Actually, I don’t like to call them ‘environmental problems’, because it sounds a bit like environmental health – something that a plumber and a painter and decorator could sort out. I’d prefer to call them ecological problems, because the damage we’re causing is to the extremely thin film of ecology on the planet. And we’re 100% dependent on it for our existence, let alone our prosperity.
We’re losing species rapidly, as well as sheer numbers of wild plants and animals, and soil. Who’s saying so? Ecologists – the people who know most about ecology. If you want to argue that they’re wrong, then you’re saying that you think you know more about ecology than they do. If that’s the case, become an ecologist, and get your work reviewed by your peers. Then maybe I’ll have that argument with you. But if you become an ecologist, then you’ll know, so it won’t be necessary.
Anthropologist Jason Hickel explains it well in this podcast too, if you’ve got half an hour. Put the kettle on, have a cuppa and listen to it. It says everything you need to know about the insanity of chasing eternal growth.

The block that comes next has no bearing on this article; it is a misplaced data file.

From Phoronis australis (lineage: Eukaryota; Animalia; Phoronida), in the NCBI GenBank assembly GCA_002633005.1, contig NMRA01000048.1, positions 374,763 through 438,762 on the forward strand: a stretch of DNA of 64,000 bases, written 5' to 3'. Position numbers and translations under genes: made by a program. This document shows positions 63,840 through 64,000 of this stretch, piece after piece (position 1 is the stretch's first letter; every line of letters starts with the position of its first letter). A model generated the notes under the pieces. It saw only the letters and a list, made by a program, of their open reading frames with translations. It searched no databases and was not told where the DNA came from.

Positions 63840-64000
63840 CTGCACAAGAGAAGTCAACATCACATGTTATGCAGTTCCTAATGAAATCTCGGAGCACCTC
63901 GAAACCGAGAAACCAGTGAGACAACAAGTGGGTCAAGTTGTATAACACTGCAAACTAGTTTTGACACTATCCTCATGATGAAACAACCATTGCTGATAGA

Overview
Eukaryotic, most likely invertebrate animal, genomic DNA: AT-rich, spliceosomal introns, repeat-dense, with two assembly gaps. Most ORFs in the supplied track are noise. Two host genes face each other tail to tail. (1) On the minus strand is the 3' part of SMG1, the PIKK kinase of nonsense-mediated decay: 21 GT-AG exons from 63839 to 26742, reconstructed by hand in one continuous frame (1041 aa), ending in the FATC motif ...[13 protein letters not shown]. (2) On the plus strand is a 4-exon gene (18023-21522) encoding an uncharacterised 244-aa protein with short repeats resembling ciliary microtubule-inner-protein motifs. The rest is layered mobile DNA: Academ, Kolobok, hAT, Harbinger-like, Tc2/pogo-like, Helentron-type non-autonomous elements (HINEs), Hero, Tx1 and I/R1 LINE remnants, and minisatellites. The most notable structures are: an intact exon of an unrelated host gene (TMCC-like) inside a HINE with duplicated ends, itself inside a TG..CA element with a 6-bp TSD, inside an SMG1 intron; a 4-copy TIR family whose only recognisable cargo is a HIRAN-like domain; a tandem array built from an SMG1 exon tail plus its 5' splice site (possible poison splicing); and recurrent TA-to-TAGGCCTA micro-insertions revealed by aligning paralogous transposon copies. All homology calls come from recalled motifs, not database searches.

So anyway, is there a limit to the number of cars that will get produced? Will there be anything to say: no, you can’t have another Ferrari. You’ve got enough already’? [Jay Kay of Jamiroquai has 30+ ‘super cars’. I heard him say in an interview that it was sustainable because he could only drive one at a time.]
So how do we say, in a constantly-growing capitalist economy, ‘no, you can’t have another car’? Imagine the conversation with the car manufacturer. ‘Yes, I know you’ve got the money, but we don’t want it. There’s a limit to the number of cars you can have – imposed by………. no wait, you can. There’s nothing to stop anyone having as many cars as they like in a constantly-growing economy.’
I’m not talking (in this post at least) about the fantasy of a constantly-growing service economy, with no connection to (and where wages aren’t spent) in the material world, because in a bigger economy, there will be more cars, unless there is a mechanism to stop people buying more cars. And that’s what I’m not seeing.